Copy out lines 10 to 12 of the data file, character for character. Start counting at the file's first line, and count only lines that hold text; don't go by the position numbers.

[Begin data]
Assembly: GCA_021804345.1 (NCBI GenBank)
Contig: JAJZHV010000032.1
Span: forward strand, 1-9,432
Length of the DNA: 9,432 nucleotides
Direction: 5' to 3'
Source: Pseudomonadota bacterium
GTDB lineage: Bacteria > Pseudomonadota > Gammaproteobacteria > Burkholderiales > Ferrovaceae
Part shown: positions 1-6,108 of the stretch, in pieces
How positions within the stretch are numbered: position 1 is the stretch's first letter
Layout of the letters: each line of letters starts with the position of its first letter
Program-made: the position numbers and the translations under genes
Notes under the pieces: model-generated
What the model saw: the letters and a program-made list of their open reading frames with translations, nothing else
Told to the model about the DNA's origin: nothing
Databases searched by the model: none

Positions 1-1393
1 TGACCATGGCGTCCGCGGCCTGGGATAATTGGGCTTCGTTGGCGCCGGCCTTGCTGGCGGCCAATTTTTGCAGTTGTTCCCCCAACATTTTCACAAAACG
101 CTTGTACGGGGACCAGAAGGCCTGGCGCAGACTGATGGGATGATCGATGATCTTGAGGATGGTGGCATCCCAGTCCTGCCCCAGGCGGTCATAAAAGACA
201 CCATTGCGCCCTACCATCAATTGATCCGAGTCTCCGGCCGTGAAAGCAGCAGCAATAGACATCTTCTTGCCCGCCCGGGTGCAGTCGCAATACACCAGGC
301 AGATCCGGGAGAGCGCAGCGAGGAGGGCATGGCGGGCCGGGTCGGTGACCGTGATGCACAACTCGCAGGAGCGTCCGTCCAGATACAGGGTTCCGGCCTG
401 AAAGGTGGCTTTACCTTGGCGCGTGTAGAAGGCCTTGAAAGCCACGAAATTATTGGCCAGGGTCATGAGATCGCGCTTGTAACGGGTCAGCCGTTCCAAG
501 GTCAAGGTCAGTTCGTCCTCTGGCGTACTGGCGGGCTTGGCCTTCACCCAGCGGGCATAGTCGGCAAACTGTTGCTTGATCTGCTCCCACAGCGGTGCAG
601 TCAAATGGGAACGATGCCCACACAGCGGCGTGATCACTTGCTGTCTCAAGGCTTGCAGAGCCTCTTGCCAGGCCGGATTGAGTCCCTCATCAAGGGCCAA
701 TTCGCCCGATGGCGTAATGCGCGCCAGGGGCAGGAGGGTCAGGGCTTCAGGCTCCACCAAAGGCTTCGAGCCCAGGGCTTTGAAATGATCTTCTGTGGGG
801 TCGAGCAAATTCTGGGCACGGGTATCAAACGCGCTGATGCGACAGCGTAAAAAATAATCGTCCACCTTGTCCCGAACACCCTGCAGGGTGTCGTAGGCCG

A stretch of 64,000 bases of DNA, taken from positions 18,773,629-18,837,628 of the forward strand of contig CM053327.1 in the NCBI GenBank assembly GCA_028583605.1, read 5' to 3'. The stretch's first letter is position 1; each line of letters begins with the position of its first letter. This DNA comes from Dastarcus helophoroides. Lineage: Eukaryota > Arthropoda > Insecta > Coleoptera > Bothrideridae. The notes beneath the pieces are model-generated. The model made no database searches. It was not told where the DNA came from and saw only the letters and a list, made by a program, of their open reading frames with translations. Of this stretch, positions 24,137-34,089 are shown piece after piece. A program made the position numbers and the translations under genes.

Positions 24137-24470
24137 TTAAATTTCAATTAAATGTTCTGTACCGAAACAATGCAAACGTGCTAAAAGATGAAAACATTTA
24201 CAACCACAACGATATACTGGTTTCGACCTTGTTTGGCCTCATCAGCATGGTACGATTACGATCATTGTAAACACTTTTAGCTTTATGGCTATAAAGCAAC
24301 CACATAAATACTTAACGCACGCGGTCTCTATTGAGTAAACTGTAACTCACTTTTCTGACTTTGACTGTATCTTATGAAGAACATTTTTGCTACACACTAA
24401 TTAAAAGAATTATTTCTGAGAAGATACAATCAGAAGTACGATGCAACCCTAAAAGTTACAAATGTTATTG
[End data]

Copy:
Layout of the letters: each line of letters starts with the position of its first letter
Program-made: the position numbers and the translations under genes
Notes under the pieces: model-generated